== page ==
During the site selection programme for nuclear waste disposal, Teollisuuden Voima Oy has collected groundwater samples
from boreholes drilled down to a depth of 1000 m. The former evolutionary interpretation of the Olkiluoto groundwater (e.g.
Pitkanen et al. 1994) revealed three different end-member groundwater-types mixing in the bedrock due to the land uplift.
These were 1
>modem fresh rainwater in the upper part of the bedrock recharged since the island rose above sea level about
3 000-2 500 BP, 2
>brackish Na-Cl groundwater layer originating from the modem and former Baltic Sea at 100-500 m depth,
>deep-occurring saline Ca-Na-Cl-type groundwater interpreted as a remnant of ancient hydrothermal processes on the
basis of the Br/Cl ratio and stable isotopes of water.
The latest comprehensive sampling from multipacked boreholes reveals new details of the brackish groundwater layer in
particular. Na-Cl water enriched with S04 has been identified at a depth of 100-300 m. The salinity clearly exceeds the present
value of the Gulf of Bothnia, whereas the Br/Cl ratio indicates a seawater origin. The 180- 2
H values plot on a mixing line
between the samples of the present Baltic (having the highest values at the site) and the group of fresh and other brackish
water samples at the site, indicating warmer recharging conditions than today. Below this sulfate-rich layer, firstly Cl
(salinity) and 180 are depleting with S04, but the Br/Cl ratio remains stable, reflecting the mixing with colder diluted water in
the system. At greater depths, the 180 and Br/Cl ratio begins to increase with Cl towards the values of the most saline
groundwaters (Cl > 20 000 mg/1).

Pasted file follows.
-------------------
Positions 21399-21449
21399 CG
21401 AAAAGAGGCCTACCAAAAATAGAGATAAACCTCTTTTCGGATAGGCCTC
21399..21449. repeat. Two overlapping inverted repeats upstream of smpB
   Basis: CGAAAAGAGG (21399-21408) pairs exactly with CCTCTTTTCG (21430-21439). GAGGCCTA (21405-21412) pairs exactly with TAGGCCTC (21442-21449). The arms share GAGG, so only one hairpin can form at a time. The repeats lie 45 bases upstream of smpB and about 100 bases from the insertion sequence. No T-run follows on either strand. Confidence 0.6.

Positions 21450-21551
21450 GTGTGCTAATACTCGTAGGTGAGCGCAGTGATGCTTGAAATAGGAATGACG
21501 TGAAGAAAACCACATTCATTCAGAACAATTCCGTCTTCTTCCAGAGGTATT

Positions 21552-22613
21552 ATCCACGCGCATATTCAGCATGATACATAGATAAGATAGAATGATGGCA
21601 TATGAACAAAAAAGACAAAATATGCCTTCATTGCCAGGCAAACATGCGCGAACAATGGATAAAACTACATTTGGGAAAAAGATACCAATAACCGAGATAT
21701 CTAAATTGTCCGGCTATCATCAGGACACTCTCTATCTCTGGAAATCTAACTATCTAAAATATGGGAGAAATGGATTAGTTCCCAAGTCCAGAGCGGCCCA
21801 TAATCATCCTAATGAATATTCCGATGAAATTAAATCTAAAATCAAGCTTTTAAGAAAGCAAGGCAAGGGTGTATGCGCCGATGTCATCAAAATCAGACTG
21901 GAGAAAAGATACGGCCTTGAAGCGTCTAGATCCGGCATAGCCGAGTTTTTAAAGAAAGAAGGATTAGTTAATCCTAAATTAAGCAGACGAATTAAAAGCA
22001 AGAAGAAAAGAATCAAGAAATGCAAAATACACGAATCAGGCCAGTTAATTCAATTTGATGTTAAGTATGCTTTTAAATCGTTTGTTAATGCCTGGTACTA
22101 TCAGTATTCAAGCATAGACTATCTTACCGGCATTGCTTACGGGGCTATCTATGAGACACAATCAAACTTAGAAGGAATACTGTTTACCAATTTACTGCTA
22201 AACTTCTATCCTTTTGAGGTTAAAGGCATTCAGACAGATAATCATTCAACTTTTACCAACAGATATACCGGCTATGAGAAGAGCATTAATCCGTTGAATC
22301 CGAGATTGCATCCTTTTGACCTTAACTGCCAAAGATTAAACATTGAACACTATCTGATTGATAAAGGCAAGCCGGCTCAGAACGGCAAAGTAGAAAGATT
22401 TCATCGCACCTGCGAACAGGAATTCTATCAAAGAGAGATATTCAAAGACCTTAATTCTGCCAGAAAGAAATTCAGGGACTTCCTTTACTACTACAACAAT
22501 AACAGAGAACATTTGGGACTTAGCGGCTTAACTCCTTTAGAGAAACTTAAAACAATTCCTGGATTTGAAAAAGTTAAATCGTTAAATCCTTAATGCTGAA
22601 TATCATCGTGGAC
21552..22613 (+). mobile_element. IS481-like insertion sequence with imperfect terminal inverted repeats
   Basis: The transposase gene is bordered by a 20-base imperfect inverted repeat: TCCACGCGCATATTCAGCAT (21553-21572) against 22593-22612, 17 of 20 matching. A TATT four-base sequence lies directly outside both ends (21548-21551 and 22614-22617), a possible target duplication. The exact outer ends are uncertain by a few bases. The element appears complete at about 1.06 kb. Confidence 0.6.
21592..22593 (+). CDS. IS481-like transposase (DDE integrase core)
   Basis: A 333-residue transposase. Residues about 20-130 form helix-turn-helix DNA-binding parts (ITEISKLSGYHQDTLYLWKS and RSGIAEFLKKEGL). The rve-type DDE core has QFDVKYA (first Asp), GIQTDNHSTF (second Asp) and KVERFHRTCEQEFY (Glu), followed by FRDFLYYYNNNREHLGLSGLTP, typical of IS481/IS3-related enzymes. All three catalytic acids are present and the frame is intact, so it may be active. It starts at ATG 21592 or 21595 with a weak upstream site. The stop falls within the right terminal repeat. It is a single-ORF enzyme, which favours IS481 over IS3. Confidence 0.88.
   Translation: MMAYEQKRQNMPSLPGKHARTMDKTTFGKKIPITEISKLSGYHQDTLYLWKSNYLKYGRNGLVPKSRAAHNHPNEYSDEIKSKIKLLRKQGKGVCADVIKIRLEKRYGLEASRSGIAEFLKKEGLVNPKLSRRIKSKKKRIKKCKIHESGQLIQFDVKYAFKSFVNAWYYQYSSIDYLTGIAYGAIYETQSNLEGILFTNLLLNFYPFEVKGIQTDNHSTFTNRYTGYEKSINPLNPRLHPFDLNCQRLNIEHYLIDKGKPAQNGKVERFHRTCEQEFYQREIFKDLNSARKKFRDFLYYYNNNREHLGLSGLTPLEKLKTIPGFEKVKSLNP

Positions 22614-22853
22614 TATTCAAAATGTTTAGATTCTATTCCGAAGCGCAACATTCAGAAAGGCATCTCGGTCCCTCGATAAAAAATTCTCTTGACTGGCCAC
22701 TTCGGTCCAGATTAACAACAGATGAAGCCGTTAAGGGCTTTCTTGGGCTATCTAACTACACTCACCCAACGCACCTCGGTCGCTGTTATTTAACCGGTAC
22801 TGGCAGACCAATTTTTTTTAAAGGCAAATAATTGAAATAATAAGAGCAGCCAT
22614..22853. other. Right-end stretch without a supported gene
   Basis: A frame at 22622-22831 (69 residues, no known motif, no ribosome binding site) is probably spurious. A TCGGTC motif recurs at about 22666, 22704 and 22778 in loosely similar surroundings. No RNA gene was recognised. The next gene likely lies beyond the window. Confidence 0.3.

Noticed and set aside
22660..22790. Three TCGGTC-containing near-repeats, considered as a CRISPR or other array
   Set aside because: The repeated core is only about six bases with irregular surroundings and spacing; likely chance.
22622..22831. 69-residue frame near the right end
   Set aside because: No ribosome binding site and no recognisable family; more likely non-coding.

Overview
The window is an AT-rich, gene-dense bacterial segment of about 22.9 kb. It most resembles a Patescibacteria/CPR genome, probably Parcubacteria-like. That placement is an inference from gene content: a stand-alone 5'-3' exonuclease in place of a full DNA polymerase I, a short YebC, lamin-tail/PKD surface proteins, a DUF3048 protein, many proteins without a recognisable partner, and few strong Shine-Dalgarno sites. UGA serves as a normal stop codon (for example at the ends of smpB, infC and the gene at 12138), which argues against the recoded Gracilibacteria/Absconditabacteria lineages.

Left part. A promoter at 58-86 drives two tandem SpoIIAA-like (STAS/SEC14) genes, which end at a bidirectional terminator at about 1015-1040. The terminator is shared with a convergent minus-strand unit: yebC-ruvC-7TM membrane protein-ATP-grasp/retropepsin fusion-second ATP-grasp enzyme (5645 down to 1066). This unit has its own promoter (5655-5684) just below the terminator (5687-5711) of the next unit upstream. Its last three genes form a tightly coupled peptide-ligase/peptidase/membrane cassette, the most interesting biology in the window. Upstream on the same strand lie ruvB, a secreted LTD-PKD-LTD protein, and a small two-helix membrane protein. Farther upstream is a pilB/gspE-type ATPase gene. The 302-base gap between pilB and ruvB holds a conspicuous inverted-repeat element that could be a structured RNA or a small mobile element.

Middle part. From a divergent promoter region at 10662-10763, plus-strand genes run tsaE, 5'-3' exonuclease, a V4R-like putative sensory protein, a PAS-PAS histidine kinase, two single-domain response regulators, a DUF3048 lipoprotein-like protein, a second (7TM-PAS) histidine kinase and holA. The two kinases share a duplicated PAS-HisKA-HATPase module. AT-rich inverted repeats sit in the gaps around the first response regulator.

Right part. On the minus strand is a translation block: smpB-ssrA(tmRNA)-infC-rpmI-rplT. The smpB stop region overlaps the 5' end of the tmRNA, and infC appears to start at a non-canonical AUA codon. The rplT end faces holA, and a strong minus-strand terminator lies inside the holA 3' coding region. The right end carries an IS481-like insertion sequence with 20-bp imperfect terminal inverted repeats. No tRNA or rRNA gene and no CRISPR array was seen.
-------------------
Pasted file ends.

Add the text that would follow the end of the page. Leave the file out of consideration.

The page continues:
According to the chemical characteristics of the S04-rich water, it is most likely that it has infiltrated from the Litorina Sea,
which was the only more saline stage (7 500-2 500 BP), with an estimated highest Cl content of about 6 500 mg/1
(Kankainen 1986), and also a warmer period than the modem Baltic stage during the Holocene in the Gulf of Bothnia (e.g.
Eronen 1990). The stage was about 2 °C warmer than today, and 180 of the Litorina Sea water could have been between -5.2
and -4.7 %o. The 14C data of the S04-rich layer (20 - 35 pM) coupled with the young age of the overlying groundwaters
(3-15 TU with 50-60 pM) support the age of the Litorina Sea. The lighter isotope content than in the modem seawater can be
explained by the mixing with a colder, dilute pre-Litorina water, probably melt-water from the Weichselian ice sheet.
According to the preliminary mixing calculations using Cl as a conservative tracer, the S04-rich layer would contain 55-70%
water originated from the Litorina Sea and the rest would be glacial melt-water with 180 varying between -18 and -23 %o. The
chemistry suggests that the displacement of melt-water by heavy Litorina water decreases below the S04-rich layer. In the
lower part of the brackish groundwater layer the changes in chemistry imply increasing mixing of saline end-member water.
The deep location below the cold end-member and high 18 0 content indicate a preglacial origin for saline groundwater.
However, the elevated Br/Cl and 2
H/ 180 ratios do not favour seawater origin as the pre-Weichselian Eemian Sea, which may
represent about same salinity as oceanwater during the previous interglacial period (Eronen 1990). As a final conclusion,
hydrochemistry of Olkiluoto seems to contain a well developed profile of climatic changes from modem time through former
Baltic stages in the area to preglacial times.
|Place of Publication||Helsinki|
|Number of pages||41|
|Publication status||Published - 1996|
|MoE publication type||Not Eligible|